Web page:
Humphrey v. Desmond et al Doc. 16 IN THE UNITED STATES DISTRICT COURT FOR THE NORTHERN DISTRICT OF GEORGIA ATLANTA DIVISION MONTAY DESMOND HUMPHREY, Plaintiff, v. CONOR P. DESMOND, et al., Defendants. Civil Action No. 1:23-cv-00726-SDG OPINION AND ORDER This matter is before the Court on Defendants’ motion to dismiss [ECF 10]. After careful consideration, the Court grants the motion and DISMISSES this case. I. Background This case represents yet another attempt by Plaintiff Humphrey to avoid payment of his tax debt, a debt which he admitted to and agreed to repay. In 2019, Humphrey filed for chapter 7 bankruptcy.1 Shortly thereafter, Humphrey filed an action against the United States in which he ultimately stipulated that his 20072013 and 2015 unpaid federal income tax liabilities were excluded from his bankruptcy discharge, and agreed to satisfy his non-dischargeable tax liabilities outside of the bankruptcy proceeding.2 1 In re Humphrey, Case No. 1:19-bk-062833 (Bankr. N.D. Ga.). 2 Montay Desmond Humphrey v. United States Internal Revenue Serv., Case No. 1:19-ap-05319 (Bankr. N.D. Ga. Nov. 5, 2019), ECF 15, ¶¶ 5–7. 1 So, in November 2020, the United States filed a collection action against Humphrey seeking recovery of his unpaid federal income tax liabilities for tax years 2007 through 2012, and 2015.3 In that case, the parties filed a joint motion for entry of judgment asking this Court to enter judgment against Humphrey in the amount of “$598,955.40 as of October 30, 2020, less payments, abatements and credits, plus interest and other statutory additions accruing thereafter from that date to the date of payment according to law.”4 The Court adopted and entered the consent judgment.5 Humphrey eventually defaulted on his agreed payment obligations, so the government filed a motion for an installment payment order.6 On January 25, 2023, the Court granted that motion and ordered that “Defendant shall make regular installment payments of $6,500 per month to be paid by the first day of the month by ACH debit to the United States.”7 On February 13, 2023, the Government asked this Court to hold Humphrey in contempt for his failure to pay as ordered.8 The Court again directed him to make the installment payments 3 United States v. Montay Desmond Humphrey, Case No. 1:20-cv-4601-SDG (N.D. Ga.). 4 Id., ECF 10, at 2. 5 Id., ECF 11. 6 Id., ECF 13. 7 Id., ECF 15, at 1. 8 Id., ECF 17. 2 of $6,500 per month and imposed a $50 per day sanction on Humphrey until he complied with the Court’s directive.9 Humphrey filed this case on February 16, 2023, just three days after the Government asked this Court to hold Humphrey in contempt in the collection action. Humphrey claims to bring his case under the Sherman Act, alleging violations of antitrust laws, extortion, larceny, racketeering, security fraud, conspiracy, threat to kidnapping, defamation of character, modern day slavery, and human rights and indigenous rights violations.10 II. Legal Standard To withstand a motion to dismiss under Federal Rule of Civil Procedure 12(b)(6), a complaint must “contain sufficient factual matter, accepted as true, to ‘state a claim to relief that is plausible on its face.’” Am. Dental Ass’n v. Cigna Corp., 605 F.3d 1283, 1289 (11th Cir. 2010) (quoting Bell Atlantic Corp. v. Twombly, 550 U.S. 544, 570 (2007)). A complaint is plausible on its face when a plaintiff pleads sufficient factual content for the court to draw the reasonable inference that the defendant is liable for the conduct alleged. Id. “The plausibility standard is not akin to a ‘probability requirement,’ but it asks for more than a sheer possibility that a defendant has acted unlawfully.” Ashcroft v. Iqbal, 556 U.S. 662, 678 (2009). 9 Id., ECF 34. 10 ECF 1. 3 A complaint must also present sufficient facts to “‘raise a reasonable expectation that discovery will reveal evidence’ of the claim.” Am. Dental Ass’n, 605 F.3d at 1289 (quoting Twombly, 550 U.S. at 556). At the motion to dismiss stage, “all well-pleaded facts are accepted as true, and the reasonable inferences therefrom are construed in the light most favorable to the plaintiff.” FindWhat Inv’r Grp. v., 658 F.3d 1282, 1296 (11th Cir. 2011) (quoting Garfield v. NDC Health Corp., 466 F.3d 1255, 1261 (11th Cir. 2006)). This principle, however, does not apply to legal conclusions. Iqbal, 556 U.S. at 678. III. Discussion This is a patently frivolous case against Defendants, over which this Court has no jurisdiction. Dismissal is warranted.11 A. The United States is immune from suit under the Sherman Act. The United States is generally immune from suit. See United States v. Sherwood, 312 U.S. 584, 586 (1941) (citations omitted) (“The United States, as sovereign, is immune from suit save as it consents to be sued.”). Thus, the United States and its agencies can be sued only if they waive sovereign immunity. See F.D.I.C. v. Meyer, 510 U.S. 471, 475 (1994) (“Absent a waiver, sovereign immunity 11 Defendants also argue that dismissal is appropriate for insufficient service of process under Fed. R. Civ. P. 12(b)(5). Humphrey does not dispute that service was improper. The Court agrees that dismissal is warranted under Rule 12(b)(5) as well. 4 shields the Federal Government and its agencies from suit.”). This immunity “also generally extends to the employees of those agencies sued in their official capacities.”12 See Dugan v. Rank, 372 U.S. 609, 620 (1963) (internal quotation marks and citations omitted) (“[A] suit is against the sovereign if the judgment sought would expend itself on the public treasury or domain, or interfere with the public administration or if the effect of the judgment would be to restrain the Government from acting, or to compel it to act.”). A waiver of immunity is a prerequisite to a federal court exercising jurisdiction over the United States. Asociacion de Empleados del Area Canalera (ASEDAC) v. Panama Canal Comm’n, 453 F.3d 1309, 1315 (11th Cir. 2006) (quoting United States v. Mitchell, 463 U.S. 206, 212 (1983)). There is no claim or cause of action in the complaint that could plausibly confer jurisdiction in this case. First, Humphrey claims to bring this suit under the Sherman Act. The Court is unaware of any legislative or judicial authority waiving the United States’ immunity to suit under the Sherman Act. O’Brien v. United States, 18 F. Supp. 2d 1356, 1360 (N.D. Ga. 1998) (citing Sea–Land Serv., Inc. v. The Alaska R.R., 659 F.2d 243, 245 (D.C. Cir. 1981) (“[T]he United States has not waived 12 There is nothing in the complaint that suggests any of the individually named Defendants were acting in their individual capacities. The Court will thus construe all claims against them as official capacity claims. Accordingly, the suit against any individual here is, in effect, a suit against the United States. 5 its sovereign immunity from . . . antitrust . . . suits.”). And to the extent Humphrey attempts to bring claims under any other treaty, the Court finds no waiver of sovereign immunity that would confer jurisdiction in this case. B. Humphrey’s allegations fail to state a claim for relief. Even assuming the Court had jurisdiction over this case, it would nonetheless dismiss it under Rule 12(b)(6), as Humphrey has failed to state a claim. The Court recognizes Humphrey is appearing pro se. Thus, it must construe the complaint leniently, and hold it “to less stringent standards than formal pleadings drafted by lawyers.” Erickson v. Pardus, 551 U.S. 89, 94 (2007). However, even a pro se plaintiff must comply with the applicable law and the Court’s rules. Moon v. Newsome, 863 F.2d 835, 837 (11th Cir. 1998) (“[O]nce a pro se litigant is in court, he is subject to the relevant law and rules of court, including the Federal Rules of Civil Procedure”). Humphrey is attempting to proceed under a sovereign citizen-type theory. Sovereign citizens “believe that they are not subject to government authority and employ various tactics in an attempt to, among other things, avoid paying taxes, extinguish debts, and derail criminal proceedings.” Gravatt v. United States, 100 Fed. Cl. 279, 282 (2011). Humphrey alleges that the United States claims his “U.S. person owes a tax, but are trying to charge [him] for that tax.”13 And in his 13 ECF 1. 6 response to the Government’s motion, Humphrey asks that this Court first address his “status.”14 As best the Court can ascertain, Humphrey essentially alleges that he is not a citizen of the United States, but rather a Moorish sovereign citizen. Courts routinely, summarily, and firmly reject sovereign citizen theories as “frivolous.” United States v. Sterling, 738 F.3d 228, 233 (11th Cir. 2013) (citing United States v. Benabe, 654 F.3d 753, 761 (7th Cir. 2011)) (“[Sovereign citizen] theories should be rejected summarily, however they are presented.”). The Court has closely reviewed Humphrey’s allegations and concludes that they most certainly fit the bill of sovereign citizen-type theories and fail to state a claim. In other words, dismissal of this action would be warranted based on its legal insufficiency and the frivolity inherent in all sovereign citizen theories even if Humphrey brought this suit against a viable defendant, which he has not. For this reason, too, the Court dismisses the case. 14 ECF 10, at 1. 7 IV. Conclusion The Government’s motion to dismiss [ECF 10] is GRANTED. This case is DISMISSED WITH PREJUDICE. The Clerk of Court is DIRECTED to close this case. SO ORDERED this 27th day of March, 2024. Steven D. Grimberg United States District Judge 8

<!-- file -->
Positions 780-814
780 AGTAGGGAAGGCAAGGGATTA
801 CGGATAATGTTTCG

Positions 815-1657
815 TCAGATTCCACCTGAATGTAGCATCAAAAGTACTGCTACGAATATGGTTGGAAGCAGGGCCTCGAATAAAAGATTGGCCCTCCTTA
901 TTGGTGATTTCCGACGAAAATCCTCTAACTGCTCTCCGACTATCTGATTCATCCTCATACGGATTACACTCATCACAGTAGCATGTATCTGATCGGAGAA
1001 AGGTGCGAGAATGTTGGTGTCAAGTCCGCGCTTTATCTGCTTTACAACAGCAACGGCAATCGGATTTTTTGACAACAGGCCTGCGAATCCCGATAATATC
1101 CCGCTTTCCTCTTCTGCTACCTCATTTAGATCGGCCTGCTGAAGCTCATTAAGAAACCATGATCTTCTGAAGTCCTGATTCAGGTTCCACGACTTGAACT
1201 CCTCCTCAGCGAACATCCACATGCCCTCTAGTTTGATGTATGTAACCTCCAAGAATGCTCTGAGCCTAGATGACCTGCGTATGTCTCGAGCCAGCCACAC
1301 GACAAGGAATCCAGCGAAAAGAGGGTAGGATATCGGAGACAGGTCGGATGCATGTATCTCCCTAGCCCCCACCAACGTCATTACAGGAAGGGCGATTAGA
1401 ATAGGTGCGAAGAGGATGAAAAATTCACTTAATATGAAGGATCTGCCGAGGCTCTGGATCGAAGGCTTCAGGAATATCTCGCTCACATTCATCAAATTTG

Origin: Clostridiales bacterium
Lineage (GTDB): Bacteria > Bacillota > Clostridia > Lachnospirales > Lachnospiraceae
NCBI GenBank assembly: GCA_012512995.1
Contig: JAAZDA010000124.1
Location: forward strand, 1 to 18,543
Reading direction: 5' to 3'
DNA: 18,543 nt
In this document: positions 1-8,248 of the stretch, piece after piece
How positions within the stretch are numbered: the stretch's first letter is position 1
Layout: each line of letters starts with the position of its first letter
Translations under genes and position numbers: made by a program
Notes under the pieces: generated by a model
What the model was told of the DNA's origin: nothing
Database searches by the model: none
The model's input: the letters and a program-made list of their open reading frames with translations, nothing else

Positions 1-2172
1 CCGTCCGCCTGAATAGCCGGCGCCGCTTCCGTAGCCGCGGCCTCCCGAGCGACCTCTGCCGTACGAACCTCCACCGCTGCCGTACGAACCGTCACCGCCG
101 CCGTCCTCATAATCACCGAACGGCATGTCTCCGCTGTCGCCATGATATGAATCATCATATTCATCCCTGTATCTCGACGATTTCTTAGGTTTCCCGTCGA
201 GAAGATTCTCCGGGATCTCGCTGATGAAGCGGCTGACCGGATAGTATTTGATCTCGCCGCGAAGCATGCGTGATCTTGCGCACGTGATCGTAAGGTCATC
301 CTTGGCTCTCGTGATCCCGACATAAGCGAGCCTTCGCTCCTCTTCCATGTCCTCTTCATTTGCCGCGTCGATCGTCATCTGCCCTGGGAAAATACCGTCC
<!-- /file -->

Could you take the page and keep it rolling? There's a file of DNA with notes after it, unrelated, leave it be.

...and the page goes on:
Some case metadata and case summaries were written with the help of AI, which can produce inaccuracies. You should read the full case before relying on it for legal research purposes.

This site is protected by reCAPTCHA and the Google Privacy Policy and Terms of Service apply.